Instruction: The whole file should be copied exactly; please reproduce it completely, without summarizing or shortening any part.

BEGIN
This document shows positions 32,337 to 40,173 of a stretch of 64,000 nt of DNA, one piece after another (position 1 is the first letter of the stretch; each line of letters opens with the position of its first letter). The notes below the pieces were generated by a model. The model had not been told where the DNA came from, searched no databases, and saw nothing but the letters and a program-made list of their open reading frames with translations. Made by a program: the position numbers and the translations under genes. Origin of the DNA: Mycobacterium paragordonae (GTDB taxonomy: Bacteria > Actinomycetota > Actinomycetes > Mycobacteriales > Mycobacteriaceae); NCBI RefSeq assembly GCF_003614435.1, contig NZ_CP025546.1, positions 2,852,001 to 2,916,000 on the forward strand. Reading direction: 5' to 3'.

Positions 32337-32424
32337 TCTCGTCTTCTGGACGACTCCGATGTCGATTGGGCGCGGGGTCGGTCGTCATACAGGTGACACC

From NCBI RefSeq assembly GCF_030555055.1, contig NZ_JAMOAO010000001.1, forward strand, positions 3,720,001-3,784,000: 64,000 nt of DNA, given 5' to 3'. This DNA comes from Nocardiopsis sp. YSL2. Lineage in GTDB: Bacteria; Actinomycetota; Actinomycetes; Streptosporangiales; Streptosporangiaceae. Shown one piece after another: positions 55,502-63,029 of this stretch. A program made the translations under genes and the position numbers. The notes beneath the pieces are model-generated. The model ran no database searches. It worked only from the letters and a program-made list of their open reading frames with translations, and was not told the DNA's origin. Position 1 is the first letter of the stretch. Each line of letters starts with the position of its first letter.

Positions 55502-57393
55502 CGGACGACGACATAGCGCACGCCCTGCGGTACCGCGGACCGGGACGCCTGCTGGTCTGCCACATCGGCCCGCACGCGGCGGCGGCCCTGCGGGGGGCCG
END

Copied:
This document shows positions 32,337 to 40,173 of a stretch of 64,000 nt of DNA, one piece after another (position 1 is the first letter of the stretch; each line of letters opens with the position of its first letter). The notes below the pieces were generated by a model. The model had not been told where the DNA came from, searched no databases, and saw nothing but the letters and a program-made list of their open reading frames with translations. Made by a program: the position numbers and the translations under genes. Origin of the DNA: Mycobacterium paragordonae (GTDB taxonomy: Bacteria > Actinomycetota > Actinomycetes > Mycobacteriales > Mycobacteriaceae); NCBI RefSeq assembly GCF_003614435.1, contig NZ_CP025546.1, positions 2,852,001 to 2,916,000 on the forward strand. Reading direction: 5' to 3'.

Positions 32337-32424
32337 TCTCGTCTTCTGGACGACTCCGATGTCGATTGGGCGCGGGGTCGGTCGTCATACAGGTGACACC

From NCBI RefSeq assembly GCF_030555055.1, contig NZ_JAMOAO010000001.1, forward strand, positions 3,720,001-3,784,000: 64,000 nt of DNA, given 5' to 3'. This DNA comes from Nocardiopsis sp. YSL2. Lineage in GTDB: Bacteria; Actinomycetota; Actinomycetes; Streptosporangiales; Streptosporangiaceae. Shown one piece after another: positions 55,502-63,029 of this stretch. A program made the translations under genes and the position numbers. The notes beneath the pieces are model-generated. The model ran no database searches. It worked only from the letters and a program-made list of their open reading frames with translations, and was not told the DNA's origin. Position 1 is the first letter of the stretch. Each line of letters starts with the position of its first letter.

Positions 55502-57393
55502 CGGACGACGACATAGCGCACGCCCTGCGGTACCGCGGACCGGGACGCCTGCTGGTCTGCCACATCGGCCCGCACGCGGCGGCGGCCCTGCGGGGGGCCG